Thank you for visiting my blog. If you have a question about a pattern or any other query, please e-mail me on yarnaddictcs@gmail.com. I'm not able to answer patterns questions via blog comments.

You may also find my tutorials helpful.

Wednesday, March 22, 2017

Workshop Focus: Would you like to learn lace knitting?

When you think of lace knitting, what goes through your mind? Shawls? Tricky? Making mistakes? Worrying about unpicking if you do make a mistake? Lace knitting is easier than it looks. I always feel slightly guilty when I say that, because if you're struggling to get to grips with lace knitting or you're knitting a lace pattern and you're finding it hard, hearing that it's easier than it looks may not make you very happy. But with the right help you to get you started, it really is easier than it looks.


The key to lace knitting for most knitters is to learn to read charts and to learn to read your knitting. Most knitters can learn to read charts if they're taught how and if they practice. But our brains work differently and some knitters just don't get on with charts no matter how hard they try and that's fine. Learning to read your knitting, however, takes more work and a lot of practice. Look at what happens when you work various stitches and you will gradually learn to read your knitting.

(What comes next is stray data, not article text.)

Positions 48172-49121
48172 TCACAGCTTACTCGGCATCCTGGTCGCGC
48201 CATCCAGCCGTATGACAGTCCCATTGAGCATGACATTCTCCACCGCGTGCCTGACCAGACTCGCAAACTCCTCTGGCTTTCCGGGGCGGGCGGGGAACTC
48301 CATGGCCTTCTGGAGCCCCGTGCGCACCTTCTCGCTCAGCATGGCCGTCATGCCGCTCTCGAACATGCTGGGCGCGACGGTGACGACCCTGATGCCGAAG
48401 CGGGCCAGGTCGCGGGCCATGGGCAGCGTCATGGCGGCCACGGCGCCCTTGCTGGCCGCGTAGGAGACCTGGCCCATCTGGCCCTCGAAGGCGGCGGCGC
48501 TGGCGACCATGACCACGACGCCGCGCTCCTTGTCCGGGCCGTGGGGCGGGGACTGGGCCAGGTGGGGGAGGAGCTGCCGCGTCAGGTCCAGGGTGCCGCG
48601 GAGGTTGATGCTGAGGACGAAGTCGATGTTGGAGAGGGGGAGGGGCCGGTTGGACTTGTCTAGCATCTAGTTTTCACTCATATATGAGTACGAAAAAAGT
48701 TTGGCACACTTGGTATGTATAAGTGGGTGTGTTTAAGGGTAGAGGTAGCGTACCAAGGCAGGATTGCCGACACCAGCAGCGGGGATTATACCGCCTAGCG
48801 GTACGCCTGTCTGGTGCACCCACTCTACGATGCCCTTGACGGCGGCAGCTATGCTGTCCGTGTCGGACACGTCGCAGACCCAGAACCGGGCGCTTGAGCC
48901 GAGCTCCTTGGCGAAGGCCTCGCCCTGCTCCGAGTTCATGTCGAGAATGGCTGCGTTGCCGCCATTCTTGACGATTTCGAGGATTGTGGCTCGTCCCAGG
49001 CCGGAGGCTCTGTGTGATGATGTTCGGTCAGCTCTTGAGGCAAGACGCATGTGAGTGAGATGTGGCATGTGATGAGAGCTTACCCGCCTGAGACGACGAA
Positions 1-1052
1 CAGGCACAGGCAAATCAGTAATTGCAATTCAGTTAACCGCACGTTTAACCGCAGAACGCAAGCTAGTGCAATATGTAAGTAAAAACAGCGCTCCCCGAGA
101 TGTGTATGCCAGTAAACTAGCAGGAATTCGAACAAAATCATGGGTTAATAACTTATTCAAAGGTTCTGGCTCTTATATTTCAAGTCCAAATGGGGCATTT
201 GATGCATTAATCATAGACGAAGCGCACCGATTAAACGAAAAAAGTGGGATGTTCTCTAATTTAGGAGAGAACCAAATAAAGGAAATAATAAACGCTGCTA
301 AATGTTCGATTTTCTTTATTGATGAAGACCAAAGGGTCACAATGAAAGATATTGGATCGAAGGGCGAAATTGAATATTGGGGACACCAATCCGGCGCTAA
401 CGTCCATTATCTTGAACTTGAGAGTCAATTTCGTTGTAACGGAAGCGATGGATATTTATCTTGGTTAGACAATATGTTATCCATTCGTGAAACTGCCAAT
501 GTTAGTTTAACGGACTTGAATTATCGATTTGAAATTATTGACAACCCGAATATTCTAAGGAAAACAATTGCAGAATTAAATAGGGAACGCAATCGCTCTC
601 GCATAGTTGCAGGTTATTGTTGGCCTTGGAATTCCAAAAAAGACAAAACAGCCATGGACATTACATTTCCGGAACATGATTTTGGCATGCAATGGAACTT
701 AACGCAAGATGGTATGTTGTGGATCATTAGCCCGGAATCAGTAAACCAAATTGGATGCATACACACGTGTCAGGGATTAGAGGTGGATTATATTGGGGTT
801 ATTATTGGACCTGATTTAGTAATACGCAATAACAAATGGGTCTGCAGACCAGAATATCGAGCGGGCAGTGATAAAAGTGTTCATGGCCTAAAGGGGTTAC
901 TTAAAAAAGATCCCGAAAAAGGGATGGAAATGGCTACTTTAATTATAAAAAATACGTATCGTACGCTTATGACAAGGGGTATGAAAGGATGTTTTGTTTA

The best way to learn to knit lace is in a workshop. Next week I'm teaching my Easy Lace Knitting workshop at Spin a Yarn and there are still spaces available. In my class we start with the basics. Through practice I show you how to work the most common stitches used in lace knitting as well as how to read charts, fix simple mistakes and we talk about shawl shapes. In the afternoon, you actually get to cast on for a shawl. I bring a few patterns for small shawls for you to choose from and I help you get started and show you any other techniques needed in the pattern.


For a lot of knitters lace knitting means shawls and although shawls are incredibly popular, many knitters prefer to knit garments. In my lace knitting classes we do start a shawl during the afternoon but the skills you learn will also apply to knitting lace garments. 

My goal is to give you the confidence to tackle a lace pattern on your own and to gradually grow your confidence to tackle more complicated patterns. 


On 30th April, I'm teaching my first workshop, Beaded Lace Knitting, at Truro Wool in Truro, Cornwall. I'm so excited about this as I've wanted to teach more classes in Cornwall (which is where I live). Although in this class we will focus on beaded lace knitting, this class is suitable for knitters who're just interested in regular lace knitting too. I'll show you three ways of adding beads to your knitting which you can use in regular knitting or in lace knitting. I will also teach you how to read lace charts, fix simple mistakes and work the most common stitches used in lace knitting. 

Whether you're new to lace knitting or if you've already done some lace knitting, you will still learn a lot from this class. In the afternoon we'll cast on for a beaded lace shawl. I'll bring a selection of small shawl patterns for you to choose from. You can book your space at the Beaded Lace Knitting Workshop at Truro Wool by contacting the shop.